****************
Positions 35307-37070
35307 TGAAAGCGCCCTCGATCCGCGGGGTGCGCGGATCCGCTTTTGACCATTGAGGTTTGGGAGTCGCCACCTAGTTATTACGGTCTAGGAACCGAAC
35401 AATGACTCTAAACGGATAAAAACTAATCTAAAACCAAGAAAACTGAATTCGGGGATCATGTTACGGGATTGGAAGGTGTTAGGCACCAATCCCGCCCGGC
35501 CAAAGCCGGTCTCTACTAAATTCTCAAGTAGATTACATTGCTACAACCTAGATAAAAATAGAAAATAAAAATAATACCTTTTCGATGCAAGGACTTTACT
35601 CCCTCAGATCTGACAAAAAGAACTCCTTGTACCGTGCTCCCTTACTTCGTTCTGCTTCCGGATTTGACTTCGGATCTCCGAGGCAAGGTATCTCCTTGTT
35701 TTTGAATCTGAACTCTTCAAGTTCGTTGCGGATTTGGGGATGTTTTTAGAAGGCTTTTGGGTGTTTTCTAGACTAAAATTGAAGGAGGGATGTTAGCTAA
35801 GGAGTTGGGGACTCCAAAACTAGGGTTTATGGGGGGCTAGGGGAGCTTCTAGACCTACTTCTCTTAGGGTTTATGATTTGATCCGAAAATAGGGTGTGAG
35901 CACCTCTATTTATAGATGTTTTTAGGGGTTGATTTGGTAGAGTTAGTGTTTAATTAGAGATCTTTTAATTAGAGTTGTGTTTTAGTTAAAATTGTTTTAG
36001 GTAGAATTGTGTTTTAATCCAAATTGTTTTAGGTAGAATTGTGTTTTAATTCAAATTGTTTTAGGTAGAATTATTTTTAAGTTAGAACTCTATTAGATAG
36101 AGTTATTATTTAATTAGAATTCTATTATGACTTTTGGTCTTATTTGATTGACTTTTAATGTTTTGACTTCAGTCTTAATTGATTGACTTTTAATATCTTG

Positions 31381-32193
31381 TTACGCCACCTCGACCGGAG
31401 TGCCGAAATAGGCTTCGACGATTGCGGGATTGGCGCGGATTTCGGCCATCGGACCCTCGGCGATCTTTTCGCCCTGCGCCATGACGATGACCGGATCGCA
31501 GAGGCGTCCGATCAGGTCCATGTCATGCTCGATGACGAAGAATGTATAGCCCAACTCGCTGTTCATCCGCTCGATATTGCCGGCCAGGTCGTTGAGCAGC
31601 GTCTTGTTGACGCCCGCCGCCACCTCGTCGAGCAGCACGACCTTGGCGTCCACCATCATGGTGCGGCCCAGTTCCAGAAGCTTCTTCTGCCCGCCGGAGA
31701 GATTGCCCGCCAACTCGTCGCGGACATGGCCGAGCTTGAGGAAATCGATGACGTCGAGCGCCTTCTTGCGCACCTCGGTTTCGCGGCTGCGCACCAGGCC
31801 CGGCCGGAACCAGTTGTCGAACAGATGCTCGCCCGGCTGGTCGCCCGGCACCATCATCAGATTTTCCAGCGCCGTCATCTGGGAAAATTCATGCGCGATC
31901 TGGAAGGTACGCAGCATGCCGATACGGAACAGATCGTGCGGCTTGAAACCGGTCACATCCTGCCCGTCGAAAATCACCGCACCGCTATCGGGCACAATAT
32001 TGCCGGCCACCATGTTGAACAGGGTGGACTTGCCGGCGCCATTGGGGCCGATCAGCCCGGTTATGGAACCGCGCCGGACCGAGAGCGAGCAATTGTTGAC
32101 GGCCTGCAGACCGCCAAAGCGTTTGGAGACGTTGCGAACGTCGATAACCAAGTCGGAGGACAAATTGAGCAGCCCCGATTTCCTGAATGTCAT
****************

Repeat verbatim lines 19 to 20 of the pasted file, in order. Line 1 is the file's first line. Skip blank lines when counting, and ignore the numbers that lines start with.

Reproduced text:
32001 TGCCGGCCACCATGTTGAACAGGGTGGACTTGCCGGCGCCATTGGGGCCGATCAGCCCGGTTATGGAACCGCGCCGGACCGAGAGCGAGCAATTGTTGAC
32101 GGCCTGCAGACCGCCAAAGCGTTTGGAGACGTTGCGAACGTCGATAACCAAGTCGGAGGACAAATTGAGCAGCCCCGATTTCCTGAATGTCAT